The social cognitive theory of self-regulation understands human behavior as resulting from the interaction of personal, environmental, and behavioral factors (Usher & Schunk, 2011). All of these interact in dynamic ways. Consequently, human agency can be exercised by intentionally and consciously guiding any one of the factors, which will in turn affect the others. Self-regulated action is developed from three cognitive subfunctions: self-observation, self-evaluation, and self-reaction (Bandura, 1986). Self-observation will provide a learner with information on their own thoughts and behavior patterns as well as the nature of a given task. This may be meditated by numerous situational factors and personal emotional states. Self-evaluation involves self-efficacy, or the belief in one’s own abilities for a particular task. But self-reaction may be the real driver of agency. The ability to react to one’s plans, feelings, and progress keeps the process of self-regulated behavior going.

The cyclical nature of self-regulation was modeled by Zimmerman (2000) with three learning task phases: forethought, performance, and reflection (see Figure 1). This model of self-regulation illustrates a flowing interaction that will necessarily be very context-specific and dependent on numerous personal and situational factors. Hence, self-regulation and agency can only be observed and understood on the individual level.

Figure 1

Cyclic Self-Regulated Learning

 

In response to Dörnyei and other critics, Oxford (2011) put forth the Strategic Self-Regulation (S2R) model. It placed LLS in the context of self-regulation. Oxford claimed that LLS have always been considered to be practices of self-regulation. But she also acknowledged that the self-regulatory nature of strategies may not have been expressed clearly. Hence, S2R could elucidate these aspects.

LLS, Self-Regulation, and Self-Access Learning

After conducting a content-analytic study of strategy definitions, Oxford (2017) offered an updated one within the framework of S2R.

L2 learning strategies are complex, dynamic thoughts and actions, selected and used by learners with some degree of consciousness in specific contexts in order to regulate multiple aspects of themselves (such as cognitive, emotional, and social) for the purpose of (a) accomplishing language tasks; (b) improving language performance or use; and/or (c) enhancing long-term proficiency. Strategies are mentally guided but may also have physical and therefore observable manifestations. Learners often use strategies flexibly and creatively; combine them in various ways, such as strategy clusters or strategy chains; and orchestrate them to meet learning needs. Strategies are. Learners in their contexts decide which strategies to use. Appropriateness of strategies depends on multiple personal and contextual factors. (p. 47)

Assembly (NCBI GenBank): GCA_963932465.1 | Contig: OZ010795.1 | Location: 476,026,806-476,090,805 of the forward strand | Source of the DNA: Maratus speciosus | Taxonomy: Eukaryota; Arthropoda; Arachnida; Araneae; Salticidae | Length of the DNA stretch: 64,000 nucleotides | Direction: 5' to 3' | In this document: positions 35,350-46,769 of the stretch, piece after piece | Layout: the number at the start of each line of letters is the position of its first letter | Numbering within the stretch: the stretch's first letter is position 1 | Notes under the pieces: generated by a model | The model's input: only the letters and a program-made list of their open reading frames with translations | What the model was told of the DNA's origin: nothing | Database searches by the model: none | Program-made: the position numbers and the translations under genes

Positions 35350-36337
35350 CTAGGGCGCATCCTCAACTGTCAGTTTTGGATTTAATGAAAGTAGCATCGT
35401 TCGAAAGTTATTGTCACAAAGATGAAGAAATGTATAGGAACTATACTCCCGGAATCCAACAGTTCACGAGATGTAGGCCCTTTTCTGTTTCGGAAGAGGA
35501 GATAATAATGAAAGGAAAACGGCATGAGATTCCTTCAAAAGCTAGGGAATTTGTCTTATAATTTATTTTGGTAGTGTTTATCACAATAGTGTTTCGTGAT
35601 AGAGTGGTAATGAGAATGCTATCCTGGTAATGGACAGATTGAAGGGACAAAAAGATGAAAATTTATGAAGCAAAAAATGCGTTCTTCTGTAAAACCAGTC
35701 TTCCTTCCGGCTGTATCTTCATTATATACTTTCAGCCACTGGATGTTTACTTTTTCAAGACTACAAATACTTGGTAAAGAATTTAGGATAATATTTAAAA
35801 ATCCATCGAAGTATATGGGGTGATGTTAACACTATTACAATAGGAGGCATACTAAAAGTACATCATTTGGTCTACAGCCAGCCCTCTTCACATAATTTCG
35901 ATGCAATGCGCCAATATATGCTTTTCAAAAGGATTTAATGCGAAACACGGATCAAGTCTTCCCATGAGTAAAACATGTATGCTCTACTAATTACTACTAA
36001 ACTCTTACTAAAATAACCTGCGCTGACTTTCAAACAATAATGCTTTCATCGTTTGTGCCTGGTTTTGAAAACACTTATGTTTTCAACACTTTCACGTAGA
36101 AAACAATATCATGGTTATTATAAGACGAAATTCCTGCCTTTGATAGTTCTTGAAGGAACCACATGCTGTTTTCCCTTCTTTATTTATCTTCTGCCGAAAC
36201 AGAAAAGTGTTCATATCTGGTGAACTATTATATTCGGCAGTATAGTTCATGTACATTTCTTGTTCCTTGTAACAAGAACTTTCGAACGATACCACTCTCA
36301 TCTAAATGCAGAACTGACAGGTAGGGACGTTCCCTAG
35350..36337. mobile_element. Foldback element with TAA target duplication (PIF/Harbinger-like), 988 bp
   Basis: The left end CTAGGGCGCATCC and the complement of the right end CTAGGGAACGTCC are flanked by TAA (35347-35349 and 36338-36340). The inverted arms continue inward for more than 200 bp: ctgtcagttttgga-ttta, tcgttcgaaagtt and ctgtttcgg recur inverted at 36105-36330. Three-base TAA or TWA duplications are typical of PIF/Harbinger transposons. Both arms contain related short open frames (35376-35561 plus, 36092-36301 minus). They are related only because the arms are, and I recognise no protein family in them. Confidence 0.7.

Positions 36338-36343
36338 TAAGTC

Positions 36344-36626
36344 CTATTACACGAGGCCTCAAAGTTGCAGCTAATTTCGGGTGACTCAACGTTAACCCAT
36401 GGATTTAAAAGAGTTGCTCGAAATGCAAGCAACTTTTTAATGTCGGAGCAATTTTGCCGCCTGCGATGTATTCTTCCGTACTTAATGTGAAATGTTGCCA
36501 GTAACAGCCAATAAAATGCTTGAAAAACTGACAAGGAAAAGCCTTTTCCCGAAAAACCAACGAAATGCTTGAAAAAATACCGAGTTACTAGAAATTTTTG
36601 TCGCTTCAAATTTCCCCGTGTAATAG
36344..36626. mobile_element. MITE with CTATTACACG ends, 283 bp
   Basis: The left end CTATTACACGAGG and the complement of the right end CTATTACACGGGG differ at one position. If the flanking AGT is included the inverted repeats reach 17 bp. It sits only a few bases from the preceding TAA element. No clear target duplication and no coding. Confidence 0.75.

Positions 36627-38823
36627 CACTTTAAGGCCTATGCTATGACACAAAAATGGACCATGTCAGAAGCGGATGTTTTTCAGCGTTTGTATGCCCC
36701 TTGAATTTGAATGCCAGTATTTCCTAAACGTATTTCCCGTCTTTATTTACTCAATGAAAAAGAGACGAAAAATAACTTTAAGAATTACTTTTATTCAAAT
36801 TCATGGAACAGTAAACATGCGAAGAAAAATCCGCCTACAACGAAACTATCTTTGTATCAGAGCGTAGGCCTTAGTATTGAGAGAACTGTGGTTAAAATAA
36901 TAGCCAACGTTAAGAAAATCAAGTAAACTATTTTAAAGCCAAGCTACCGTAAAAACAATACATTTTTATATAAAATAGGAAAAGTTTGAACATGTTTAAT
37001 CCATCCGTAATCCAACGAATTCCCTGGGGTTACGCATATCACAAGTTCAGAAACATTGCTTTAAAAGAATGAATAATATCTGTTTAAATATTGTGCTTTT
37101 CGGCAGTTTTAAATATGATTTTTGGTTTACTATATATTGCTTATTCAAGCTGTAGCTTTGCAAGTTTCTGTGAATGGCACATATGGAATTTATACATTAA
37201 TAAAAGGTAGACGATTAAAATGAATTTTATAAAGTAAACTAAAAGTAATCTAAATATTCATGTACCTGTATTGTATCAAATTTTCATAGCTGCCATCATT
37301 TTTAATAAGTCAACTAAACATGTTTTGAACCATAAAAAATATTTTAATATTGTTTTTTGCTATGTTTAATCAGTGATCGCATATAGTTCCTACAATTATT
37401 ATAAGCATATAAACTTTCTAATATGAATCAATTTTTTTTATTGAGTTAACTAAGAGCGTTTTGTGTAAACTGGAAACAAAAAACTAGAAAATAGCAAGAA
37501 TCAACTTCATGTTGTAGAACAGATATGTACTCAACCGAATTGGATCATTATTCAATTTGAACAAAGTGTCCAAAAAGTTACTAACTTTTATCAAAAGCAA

Several parts such as ‘selected and used by learners,’ and ‘regulate’ express the notion that LLS are inherently self-regulatory. Flexibility within shifting contexts and overall individuality are also clear. Thomas and Rose (2018) noted that some learners may effectively use strategies but not be so self-regulated. These ‘other-regulated’ learners are dependent on teachers for the selection and application of strategies. But arguably, the dependency they describe is only on initial knowledge, not long-term use. In fact, explicitly taught strategies can equip learners with more choices (Hawkins, 2018).

Oxford’s definition above would also firmly place strategy use as an inherent part of self-access or self-directed learning. A few studies have explored strategies in this context (Gan, 2004; Gan, et al., 2004). These investigations found that the use of self-directed learning strategies was significantly associated with English learning success, as defined by proficiency test scores. The strategies that were described match meta-cognitive and meta-affective strategies of the S2R Model and self-regulation in general, although the author did not make this connection explicit. Rose (2012) also explored the self-directed learning strategies of kanji (Japanese written characters) within the context of self-regulation. A small group of 12 participants represented varying proficiency levels. Bi-weekly interviews questioned strategy use as well as task regulation. The researcher concluded that incorporating self-regulation into the research framework gave “insight into the struggles of the kanji learner that would have gone unnoticed had a more traditional framework been applied” (p. 143). In other words, including self-regulation in studies of LLS and self-access learning certainly provides a more complete picture.